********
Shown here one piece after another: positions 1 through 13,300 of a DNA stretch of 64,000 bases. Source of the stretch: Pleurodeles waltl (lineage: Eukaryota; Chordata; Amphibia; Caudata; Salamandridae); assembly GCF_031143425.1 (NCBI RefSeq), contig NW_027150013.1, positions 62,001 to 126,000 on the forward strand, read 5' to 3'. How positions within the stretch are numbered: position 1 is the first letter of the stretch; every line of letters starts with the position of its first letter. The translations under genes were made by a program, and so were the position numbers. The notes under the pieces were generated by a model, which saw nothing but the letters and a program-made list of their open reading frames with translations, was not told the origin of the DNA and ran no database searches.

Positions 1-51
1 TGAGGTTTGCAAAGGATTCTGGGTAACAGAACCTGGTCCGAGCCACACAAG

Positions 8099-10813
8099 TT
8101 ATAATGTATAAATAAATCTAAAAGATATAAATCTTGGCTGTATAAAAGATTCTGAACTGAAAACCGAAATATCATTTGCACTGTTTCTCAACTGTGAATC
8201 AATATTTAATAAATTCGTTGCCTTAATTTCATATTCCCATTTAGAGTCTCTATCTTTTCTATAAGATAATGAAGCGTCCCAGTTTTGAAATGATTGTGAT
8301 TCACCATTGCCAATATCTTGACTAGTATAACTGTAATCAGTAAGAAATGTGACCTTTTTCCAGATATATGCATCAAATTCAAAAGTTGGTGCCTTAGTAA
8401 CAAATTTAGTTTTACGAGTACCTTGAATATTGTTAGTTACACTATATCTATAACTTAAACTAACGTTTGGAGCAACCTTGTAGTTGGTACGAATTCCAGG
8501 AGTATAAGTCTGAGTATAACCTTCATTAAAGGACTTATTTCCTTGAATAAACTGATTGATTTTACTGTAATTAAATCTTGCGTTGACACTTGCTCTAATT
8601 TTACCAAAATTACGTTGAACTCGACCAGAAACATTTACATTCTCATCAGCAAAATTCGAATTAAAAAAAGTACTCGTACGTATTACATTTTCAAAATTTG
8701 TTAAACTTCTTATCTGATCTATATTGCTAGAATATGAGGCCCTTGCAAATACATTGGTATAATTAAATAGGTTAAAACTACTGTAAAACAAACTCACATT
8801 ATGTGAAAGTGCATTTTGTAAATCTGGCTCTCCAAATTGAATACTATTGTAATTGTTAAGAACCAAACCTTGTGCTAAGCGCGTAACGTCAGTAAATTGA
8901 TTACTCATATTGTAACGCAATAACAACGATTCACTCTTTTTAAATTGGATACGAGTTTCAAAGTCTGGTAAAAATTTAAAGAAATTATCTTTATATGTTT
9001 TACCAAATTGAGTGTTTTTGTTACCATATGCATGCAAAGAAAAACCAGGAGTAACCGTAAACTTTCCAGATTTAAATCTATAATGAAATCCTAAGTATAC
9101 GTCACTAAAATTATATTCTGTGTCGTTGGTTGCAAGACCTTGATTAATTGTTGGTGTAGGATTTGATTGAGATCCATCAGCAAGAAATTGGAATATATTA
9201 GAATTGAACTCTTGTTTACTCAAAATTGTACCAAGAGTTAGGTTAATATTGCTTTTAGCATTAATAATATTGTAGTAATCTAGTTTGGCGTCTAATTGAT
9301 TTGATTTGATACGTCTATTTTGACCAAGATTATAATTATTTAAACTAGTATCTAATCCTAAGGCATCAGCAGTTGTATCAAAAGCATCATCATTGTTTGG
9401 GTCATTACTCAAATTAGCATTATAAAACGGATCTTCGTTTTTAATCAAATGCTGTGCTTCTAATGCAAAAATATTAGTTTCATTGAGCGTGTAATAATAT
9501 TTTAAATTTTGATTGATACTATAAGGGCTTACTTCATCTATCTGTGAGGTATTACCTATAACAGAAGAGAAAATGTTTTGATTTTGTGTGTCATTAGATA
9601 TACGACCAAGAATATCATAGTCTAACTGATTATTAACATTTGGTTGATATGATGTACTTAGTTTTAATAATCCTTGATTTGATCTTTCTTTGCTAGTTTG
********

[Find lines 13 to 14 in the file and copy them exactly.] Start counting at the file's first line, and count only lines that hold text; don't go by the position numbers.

8801 ATGTGAAAGTGCATTTTGTAAATCTGGCTCTCCAAATTGAATACTATTGTAATTGTTAAGAACCAAACCTTGTGCTAAGCGCGTAACGTCAGTAAATTGA
8901 TTACTCATATTGTAACGCAATAACAACGATTCACTCTTTTTAAATTGGATACGAGTTTCAAAGTCTGGTAAAAATTTAAAGAAATTATCTTTATATGTTT